Do all teenagers rebel? Disconnect? Go through a tunnel?
I’m on my fourth and I’m happy to say I know many families, including ours, where they haven’t rebelled.
Does that mean we’re better parents? No!
Does that mean there should be any condemnation on anyone who’s got a rebel on their hands? Definitely not.
I don’t know what age children you have, but if they're under ten or even toddlers and you’re looking ahead and don’t want to go through:
Now’s a good time to start thinking about it.
Why do teenagers rebel? Is it because they want something they can’t have? Well that might be the catalyst, but my research through the parents I spend time with often shows that they’re pushing for a bit of room. Space that they haven’t been given as they’re growing up and then they get a few muscles and hormones and decide to stand their ground. (That’s a condensed version, I could give you the essay).
How you put the boundaries down now, when your children are small will make the world of difference to whether your child feels there’s the need for a revolution when they’re 12 (Can start from about 8 of course!).
Boundaries are so important, we all need them. It’s healthy to give children boundaries for many reasons. Not least so that they can put healthy boundaries around themselves.
But when we’re establishing boundaries, it’s helpful to establish choices and freedom within them. If all they can see is the boundary line, the fence, the wall, that’s what they’ll focus on. But if you give them some choices within the boundary, they’ll be less likely to kick the wall and more likely to look at what’s in front of it.
Let me give you a few examples:
Bed Time. (Favourite time to test the fences.)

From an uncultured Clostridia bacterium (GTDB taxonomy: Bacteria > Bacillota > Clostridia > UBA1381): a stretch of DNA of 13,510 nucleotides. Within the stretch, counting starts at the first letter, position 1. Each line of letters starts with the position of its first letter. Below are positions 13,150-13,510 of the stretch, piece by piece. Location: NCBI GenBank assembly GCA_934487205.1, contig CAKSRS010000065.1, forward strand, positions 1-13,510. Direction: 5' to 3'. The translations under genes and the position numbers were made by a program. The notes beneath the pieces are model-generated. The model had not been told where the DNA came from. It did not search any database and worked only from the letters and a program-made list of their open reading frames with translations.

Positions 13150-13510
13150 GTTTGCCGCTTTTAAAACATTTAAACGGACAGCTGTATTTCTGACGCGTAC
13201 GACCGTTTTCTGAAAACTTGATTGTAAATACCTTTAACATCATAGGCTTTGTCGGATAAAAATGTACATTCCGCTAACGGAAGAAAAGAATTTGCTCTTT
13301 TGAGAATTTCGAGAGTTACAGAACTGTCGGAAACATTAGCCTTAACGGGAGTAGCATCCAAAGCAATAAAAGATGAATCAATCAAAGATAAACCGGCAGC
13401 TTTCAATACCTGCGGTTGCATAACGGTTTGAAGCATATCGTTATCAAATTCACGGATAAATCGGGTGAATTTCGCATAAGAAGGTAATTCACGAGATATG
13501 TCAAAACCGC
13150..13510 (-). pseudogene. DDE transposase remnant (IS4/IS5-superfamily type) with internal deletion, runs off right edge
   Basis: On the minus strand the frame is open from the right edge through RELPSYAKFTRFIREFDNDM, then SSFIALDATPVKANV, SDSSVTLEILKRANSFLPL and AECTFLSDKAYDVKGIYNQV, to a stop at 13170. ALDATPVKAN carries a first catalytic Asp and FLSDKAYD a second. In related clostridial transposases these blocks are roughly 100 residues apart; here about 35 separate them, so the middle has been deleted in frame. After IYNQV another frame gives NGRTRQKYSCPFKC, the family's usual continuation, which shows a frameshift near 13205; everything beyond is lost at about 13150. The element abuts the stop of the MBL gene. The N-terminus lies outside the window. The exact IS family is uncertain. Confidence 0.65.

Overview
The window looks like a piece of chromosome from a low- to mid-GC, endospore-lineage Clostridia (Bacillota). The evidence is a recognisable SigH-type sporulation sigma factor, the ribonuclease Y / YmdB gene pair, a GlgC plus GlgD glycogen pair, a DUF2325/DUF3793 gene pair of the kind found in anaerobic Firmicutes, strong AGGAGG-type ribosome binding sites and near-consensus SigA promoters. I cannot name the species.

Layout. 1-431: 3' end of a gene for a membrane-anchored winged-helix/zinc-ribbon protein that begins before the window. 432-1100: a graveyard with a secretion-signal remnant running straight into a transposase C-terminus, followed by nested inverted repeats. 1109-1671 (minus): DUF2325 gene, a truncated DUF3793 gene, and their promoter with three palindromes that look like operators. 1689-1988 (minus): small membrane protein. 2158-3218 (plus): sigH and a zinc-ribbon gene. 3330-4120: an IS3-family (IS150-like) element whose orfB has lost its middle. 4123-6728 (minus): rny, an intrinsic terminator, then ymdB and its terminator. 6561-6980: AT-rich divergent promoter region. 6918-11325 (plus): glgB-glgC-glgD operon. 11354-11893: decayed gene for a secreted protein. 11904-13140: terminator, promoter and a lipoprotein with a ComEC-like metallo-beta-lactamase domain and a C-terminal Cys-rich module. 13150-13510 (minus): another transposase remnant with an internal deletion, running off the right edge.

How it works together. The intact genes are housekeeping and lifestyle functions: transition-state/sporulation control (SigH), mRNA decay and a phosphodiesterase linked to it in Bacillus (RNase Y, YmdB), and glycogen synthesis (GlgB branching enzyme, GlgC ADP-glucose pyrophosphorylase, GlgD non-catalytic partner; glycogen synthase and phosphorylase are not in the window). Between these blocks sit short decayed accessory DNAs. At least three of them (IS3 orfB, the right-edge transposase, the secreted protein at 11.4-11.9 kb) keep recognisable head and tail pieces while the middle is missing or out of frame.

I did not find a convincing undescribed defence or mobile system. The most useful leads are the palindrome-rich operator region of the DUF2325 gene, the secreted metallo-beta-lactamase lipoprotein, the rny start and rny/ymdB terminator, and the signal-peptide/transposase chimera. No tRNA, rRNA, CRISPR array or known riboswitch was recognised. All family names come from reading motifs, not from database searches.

Set your non-negotiable: The time for bed.
Then look at what is negotiable:
Do you want to chat and then have a story or have the story and then chat?
Brush your teeth and then put your pyjamas on or pyjamas first?
Obviously you don’t need to bamboozle them with all of those choices, but if you pick one or two it will enable them to focus on their freedom. Children can often feel they’re in a herded world. “Do this, pick up that, put your coat on, get dressed, got to bed, we’re leaving…” It’s a busy little life, full of commands. But if you put choices around each one they don’t grow up with a sense of infringement. They grow up exercising their ability to choose (and developing their critical thinking).
We need to go out:
Do you want to wear your wellies of your shoes?
Your coat or your cardigan?
Do you want to bring teddy or a toy?
Shall we go to the shop first and the garage after or the other way round?
Do you want to clear and lay the table or clear up afterwards?
Do you want to take your clothes upstairs before or after you’ve practiced piano? (double whammy there!)
Does it really matter? Enormously. Our daily habits and the atmosphere we bring them up in has major effects on who they become in a few short years.
Giving them choices raises them in a whole different culture from giving them commands. At first it feels a bit laborious, but when it is hard-wired in and a daily habit, it is drip feeding the message that they have freedom in their life. Oxygen to their souls.